Iowa Supreme Court Upholds SSUTA “Safe Harbor” Protection for Retailers Remitting Sales Tax

July 28, 2016

In an important decision affecting retailers operating in Iowa, the Iowa Supreme Court recently held that the Streamlined Sales and Use Tax Act (SSUTA): (1) does not create a private cause of action for a customer against a retailer, and (2) protects a retailer from a customer’s claim of tax overcharge when the retailer has remitted the taxes to the Iowa Department of Revenue. Bass v. J.C. Penney Company, Inc., No. 15—0334 (Iowa June 10, 2016). 


The case involved a class action lawsuit filed by Emily Bass against J.C. Penney alleging that the retailer illegally collected sales tax on its shipping and handling charges associated with Ms. Bass’s internet purchase.

The Court held that Iowa Code Section 423.45(2) which provides, “No cause of action shall accrue against a retailer for excess tax paid” until “proper notice has been given the retailer by the consumer or user” does not create a cause of action. The Court held the language is limiting and, viewed in light of the explicit intent of the SSUTA to simplify and replace the burdens of tax compliance, does not create a cause of action. Instead, SSUTA gives retailers a clear choice, either refund the taxes to the customer or remit the taxes to the Iowa Department of Revenue, and allow the customer to pursue administrative remedies with the Department.

The Court also held that when a retailer has remitted taxes to the Iowa Department of Revenue, the customer’s exclusive remedy rests with the Department. The Court based its decision primarily on the inconsistency of the remedy sought by the plaintiff with the structure of the tax code provisions designed to allow retailers to “pass the problems, if any,” to the Department for resolution.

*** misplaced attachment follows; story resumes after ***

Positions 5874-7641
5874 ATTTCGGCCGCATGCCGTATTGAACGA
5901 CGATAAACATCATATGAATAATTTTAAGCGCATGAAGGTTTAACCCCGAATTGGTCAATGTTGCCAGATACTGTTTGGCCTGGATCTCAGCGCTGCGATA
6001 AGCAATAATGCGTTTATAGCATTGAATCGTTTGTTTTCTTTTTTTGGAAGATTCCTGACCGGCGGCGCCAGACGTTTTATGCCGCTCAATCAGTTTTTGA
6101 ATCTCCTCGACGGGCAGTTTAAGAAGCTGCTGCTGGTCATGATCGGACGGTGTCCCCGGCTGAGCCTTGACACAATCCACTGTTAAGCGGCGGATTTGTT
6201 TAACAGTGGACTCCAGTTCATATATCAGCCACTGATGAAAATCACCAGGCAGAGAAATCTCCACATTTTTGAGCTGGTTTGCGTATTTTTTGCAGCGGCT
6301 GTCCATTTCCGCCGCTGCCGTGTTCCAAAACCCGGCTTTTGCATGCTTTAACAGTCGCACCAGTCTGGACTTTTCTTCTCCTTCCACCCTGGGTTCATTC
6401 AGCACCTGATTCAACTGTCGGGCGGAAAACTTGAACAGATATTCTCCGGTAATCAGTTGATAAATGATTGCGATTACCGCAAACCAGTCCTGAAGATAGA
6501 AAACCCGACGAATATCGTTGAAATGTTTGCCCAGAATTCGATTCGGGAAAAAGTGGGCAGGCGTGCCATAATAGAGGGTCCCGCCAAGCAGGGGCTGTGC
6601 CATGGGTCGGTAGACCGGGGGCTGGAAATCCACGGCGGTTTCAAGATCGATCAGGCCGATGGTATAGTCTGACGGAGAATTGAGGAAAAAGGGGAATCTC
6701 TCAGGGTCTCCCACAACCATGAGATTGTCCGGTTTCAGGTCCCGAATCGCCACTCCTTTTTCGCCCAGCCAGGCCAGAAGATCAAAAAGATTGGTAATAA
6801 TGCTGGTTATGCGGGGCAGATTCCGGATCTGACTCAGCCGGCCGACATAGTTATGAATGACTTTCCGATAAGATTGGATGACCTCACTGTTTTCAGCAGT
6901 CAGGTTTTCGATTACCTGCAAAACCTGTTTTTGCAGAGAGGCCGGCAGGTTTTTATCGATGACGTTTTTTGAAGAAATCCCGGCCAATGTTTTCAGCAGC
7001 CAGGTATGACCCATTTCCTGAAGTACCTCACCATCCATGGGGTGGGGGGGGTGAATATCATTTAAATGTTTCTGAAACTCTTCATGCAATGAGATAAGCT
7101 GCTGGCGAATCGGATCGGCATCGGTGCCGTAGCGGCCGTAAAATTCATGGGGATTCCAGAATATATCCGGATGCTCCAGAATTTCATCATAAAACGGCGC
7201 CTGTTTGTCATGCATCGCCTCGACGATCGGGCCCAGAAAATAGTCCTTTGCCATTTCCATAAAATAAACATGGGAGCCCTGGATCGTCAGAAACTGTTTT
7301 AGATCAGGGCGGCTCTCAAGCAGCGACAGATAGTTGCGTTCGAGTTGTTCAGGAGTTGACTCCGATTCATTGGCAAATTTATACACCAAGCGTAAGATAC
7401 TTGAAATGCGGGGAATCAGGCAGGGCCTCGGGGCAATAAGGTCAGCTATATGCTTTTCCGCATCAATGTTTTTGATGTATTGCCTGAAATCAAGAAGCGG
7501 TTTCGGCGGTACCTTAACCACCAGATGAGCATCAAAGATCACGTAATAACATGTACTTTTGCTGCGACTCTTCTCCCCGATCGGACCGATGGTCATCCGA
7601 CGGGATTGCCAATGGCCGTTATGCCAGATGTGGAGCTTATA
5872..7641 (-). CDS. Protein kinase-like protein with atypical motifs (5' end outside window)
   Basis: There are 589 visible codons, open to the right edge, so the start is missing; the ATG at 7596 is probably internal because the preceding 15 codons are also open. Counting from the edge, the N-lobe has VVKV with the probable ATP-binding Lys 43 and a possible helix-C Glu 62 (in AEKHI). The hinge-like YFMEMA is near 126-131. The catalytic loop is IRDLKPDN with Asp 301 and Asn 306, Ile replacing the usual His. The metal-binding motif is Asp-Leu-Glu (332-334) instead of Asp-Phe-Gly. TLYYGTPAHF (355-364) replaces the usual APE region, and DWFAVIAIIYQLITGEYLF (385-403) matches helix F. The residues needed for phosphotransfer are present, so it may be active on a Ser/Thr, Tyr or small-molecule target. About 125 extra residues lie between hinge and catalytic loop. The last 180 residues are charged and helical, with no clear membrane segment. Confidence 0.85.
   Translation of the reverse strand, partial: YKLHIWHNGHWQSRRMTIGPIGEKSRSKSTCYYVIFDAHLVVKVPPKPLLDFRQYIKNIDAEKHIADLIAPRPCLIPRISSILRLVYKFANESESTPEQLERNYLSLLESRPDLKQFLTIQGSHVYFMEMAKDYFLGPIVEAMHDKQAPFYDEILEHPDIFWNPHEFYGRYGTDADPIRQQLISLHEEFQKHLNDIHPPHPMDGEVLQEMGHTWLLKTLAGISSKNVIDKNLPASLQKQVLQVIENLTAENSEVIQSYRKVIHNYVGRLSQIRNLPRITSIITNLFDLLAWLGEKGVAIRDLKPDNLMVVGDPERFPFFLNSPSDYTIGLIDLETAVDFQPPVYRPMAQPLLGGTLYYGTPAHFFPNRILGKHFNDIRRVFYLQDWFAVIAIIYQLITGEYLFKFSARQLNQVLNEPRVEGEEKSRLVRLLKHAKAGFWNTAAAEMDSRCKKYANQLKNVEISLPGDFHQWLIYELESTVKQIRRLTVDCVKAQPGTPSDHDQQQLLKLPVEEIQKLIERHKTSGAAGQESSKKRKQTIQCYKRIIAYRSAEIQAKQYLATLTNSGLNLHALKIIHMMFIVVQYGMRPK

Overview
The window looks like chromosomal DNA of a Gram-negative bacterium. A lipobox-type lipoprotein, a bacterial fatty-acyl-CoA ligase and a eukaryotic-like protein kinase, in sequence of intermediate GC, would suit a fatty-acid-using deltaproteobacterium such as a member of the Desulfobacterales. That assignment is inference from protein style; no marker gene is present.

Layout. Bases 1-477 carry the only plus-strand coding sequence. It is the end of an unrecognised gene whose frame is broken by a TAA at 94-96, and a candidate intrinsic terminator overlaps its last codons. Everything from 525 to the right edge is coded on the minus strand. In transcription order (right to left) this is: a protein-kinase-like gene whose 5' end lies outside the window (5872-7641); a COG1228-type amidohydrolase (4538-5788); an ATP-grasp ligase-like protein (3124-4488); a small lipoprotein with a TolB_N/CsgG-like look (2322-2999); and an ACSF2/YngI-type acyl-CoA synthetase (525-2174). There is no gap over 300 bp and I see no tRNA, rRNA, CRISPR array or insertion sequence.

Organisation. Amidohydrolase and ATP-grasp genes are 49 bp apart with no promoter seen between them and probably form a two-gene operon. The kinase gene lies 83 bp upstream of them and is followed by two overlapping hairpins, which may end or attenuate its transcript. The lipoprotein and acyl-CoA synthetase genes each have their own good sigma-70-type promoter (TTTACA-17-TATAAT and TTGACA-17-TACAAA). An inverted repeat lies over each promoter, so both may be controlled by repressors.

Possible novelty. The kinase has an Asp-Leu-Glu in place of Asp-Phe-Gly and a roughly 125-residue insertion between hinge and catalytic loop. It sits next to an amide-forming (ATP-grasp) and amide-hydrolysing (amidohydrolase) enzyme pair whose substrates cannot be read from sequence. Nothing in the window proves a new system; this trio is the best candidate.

Finally, the Court rejected the plaintiff’s claim that J.C. Penney made any material misrepresentation related to its shipping and handling charges which would allow plaintiff to recover under various theories, including negligent misrepresentation, fraud, violation of the Iowa Consumer Fraud Act, and conversion. The Court held that the undisputed facts revealed no materially false or deceptive misrepresentation and that J.C. Penney’s clear disclosures of its charges were not complicated or confusing
Michael W. Thrall, Bruce W. Baker, and Keith P. Duffy of Nyemaster Goode, P.C. represented J.C. Penney at all stages of this proceeding.